The UK could earn an extra £4bn every year in music heritage tourism, according to a recent report from UK Music.
Titled Imagine, the study's findings take the example of Liverpool, where the heritage of The Beatles attracts millions of music tourists every year and generates £70 million for Liverpool’s local economy.
Other cities named include Hull, which will become the City of Culture in 2017 and boasts the only museum dedicated to night clubbing as well as being home to David Bowie’s backing band, the Spiders from Mars.
In 2013 its Museum of Club Culture hosted a temporary exhibition celebrating David Bowie’s stage-persona Ziggy, drawing 30,000 visitors to the city.
Coventry’s Music Museum recently welcomed its 1,000th paying visitor who travel to Coventry for its music heritage from Japan, Australia, Malaysia and the USA. And in Sheffield, Uncommon People is an online guide to home-grown bands, artists and musicians, such as Jarvis Cocker and the Arctic Monkeys.
Jo Dipple, UK Music CEO, said: “Music tourism is big business, with millions of pounds spent getting closer to the music we love. Our recommendations in Imagine are designed to help local and central Government provide a framework for a vibrant music destination economy. We want to inspire local authorities to make the most of the music heritage on their doorstep.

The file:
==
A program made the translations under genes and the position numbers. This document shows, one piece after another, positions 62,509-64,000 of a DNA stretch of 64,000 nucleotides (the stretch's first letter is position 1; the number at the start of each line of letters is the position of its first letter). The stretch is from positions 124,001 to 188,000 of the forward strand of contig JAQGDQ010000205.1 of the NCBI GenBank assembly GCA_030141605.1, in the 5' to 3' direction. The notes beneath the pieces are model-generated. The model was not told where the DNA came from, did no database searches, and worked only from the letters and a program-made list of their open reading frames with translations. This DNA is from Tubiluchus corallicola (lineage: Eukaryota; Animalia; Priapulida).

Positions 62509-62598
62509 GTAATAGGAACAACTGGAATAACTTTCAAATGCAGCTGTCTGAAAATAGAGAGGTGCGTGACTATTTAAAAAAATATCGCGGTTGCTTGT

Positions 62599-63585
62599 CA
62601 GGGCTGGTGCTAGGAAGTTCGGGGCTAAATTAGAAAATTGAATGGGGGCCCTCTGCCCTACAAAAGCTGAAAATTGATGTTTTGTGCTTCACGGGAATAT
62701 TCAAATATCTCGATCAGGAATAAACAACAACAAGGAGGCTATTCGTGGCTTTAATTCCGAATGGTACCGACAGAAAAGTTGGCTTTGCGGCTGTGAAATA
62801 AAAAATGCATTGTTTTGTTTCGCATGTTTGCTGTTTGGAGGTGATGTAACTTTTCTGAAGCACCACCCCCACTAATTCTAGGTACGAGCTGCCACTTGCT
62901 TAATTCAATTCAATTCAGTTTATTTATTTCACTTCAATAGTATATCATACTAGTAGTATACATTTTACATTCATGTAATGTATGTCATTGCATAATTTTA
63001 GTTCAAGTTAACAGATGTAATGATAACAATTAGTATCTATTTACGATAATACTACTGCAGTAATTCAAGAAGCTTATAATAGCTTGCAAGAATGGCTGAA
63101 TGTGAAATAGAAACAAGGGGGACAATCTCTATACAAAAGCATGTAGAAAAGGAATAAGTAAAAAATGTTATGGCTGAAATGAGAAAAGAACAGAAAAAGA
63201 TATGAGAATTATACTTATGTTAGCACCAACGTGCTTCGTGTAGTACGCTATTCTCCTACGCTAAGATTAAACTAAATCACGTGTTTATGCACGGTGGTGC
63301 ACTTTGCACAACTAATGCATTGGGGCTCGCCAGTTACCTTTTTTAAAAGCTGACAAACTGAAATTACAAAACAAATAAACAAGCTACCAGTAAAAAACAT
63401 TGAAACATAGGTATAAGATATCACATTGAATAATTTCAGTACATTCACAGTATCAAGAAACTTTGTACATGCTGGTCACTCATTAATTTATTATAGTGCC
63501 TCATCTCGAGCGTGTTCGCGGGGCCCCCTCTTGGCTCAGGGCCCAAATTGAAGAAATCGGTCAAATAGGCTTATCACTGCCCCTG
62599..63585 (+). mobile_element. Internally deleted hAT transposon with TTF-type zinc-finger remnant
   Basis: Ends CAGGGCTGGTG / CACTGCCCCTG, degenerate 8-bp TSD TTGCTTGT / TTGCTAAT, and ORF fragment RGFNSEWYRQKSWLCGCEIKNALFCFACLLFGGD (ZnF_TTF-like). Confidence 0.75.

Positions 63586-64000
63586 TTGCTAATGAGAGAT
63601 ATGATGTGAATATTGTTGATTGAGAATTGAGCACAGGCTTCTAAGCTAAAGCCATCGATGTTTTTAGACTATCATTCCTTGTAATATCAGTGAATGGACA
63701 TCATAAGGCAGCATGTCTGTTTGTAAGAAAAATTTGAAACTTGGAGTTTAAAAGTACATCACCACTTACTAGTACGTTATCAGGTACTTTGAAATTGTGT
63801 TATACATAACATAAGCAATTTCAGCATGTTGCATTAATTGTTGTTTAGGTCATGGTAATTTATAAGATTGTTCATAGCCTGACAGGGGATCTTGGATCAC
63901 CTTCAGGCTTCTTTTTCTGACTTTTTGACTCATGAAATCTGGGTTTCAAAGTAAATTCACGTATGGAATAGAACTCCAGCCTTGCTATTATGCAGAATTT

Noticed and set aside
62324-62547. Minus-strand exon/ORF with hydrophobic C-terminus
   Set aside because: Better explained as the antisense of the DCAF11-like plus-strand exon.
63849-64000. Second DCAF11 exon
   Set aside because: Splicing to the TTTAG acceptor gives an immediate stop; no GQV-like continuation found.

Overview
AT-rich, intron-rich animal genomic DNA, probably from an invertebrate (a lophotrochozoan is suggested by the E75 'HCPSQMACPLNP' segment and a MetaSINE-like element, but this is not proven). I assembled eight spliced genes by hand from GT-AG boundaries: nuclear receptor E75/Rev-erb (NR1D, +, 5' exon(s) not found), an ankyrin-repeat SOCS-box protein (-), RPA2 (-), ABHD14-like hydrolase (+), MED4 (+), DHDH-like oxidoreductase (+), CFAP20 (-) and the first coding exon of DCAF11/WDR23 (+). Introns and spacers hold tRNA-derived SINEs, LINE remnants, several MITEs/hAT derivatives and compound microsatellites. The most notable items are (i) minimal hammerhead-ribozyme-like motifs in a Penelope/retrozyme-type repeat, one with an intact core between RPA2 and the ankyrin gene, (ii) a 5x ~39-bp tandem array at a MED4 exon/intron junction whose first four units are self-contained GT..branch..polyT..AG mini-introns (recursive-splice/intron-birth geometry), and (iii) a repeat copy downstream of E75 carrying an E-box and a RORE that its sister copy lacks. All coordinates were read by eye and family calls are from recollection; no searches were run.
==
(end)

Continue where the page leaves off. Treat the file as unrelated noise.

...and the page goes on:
“Liverpool has harnessed the potential of its musical heroes and is seeing huge economic and cultural benefits. But the story shouldn’t end there. Cities across the UK have strong music histories and could create a new economy by exploiting their own music heritage.”
Ed Vaizey, Creative Industries Minister said: “The huge financial contribution to the UK economy by the millions of music tourists to the UK annually makes it very clear that when combined, the music and tourism industries are powerful drivers for growth.”